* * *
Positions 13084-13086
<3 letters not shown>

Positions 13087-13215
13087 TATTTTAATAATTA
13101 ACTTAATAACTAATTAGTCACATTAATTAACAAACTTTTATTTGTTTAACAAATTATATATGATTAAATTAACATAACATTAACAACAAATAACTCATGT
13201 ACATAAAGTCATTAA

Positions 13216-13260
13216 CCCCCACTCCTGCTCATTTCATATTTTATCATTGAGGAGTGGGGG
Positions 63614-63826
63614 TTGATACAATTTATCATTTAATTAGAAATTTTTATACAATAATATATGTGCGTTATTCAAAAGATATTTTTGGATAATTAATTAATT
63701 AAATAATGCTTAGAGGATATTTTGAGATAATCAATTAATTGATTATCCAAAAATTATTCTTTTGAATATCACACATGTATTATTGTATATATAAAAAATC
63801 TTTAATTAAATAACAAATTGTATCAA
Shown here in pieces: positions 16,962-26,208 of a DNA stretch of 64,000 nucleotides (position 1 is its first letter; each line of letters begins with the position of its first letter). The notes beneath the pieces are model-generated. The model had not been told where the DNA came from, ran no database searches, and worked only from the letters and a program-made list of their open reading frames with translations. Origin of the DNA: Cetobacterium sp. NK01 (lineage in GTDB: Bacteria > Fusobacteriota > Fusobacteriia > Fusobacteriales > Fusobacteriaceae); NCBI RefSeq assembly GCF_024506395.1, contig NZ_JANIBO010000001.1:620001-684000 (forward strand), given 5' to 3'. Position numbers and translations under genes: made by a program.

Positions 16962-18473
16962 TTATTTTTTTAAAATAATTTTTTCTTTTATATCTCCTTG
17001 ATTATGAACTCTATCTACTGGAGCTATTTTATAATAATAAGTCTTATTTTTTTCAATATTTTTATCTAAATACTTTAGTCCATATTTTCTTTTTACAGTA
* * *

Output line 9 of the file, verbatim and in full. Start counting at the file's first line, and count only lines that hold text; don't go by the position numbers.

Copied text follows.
Positions 63614-63826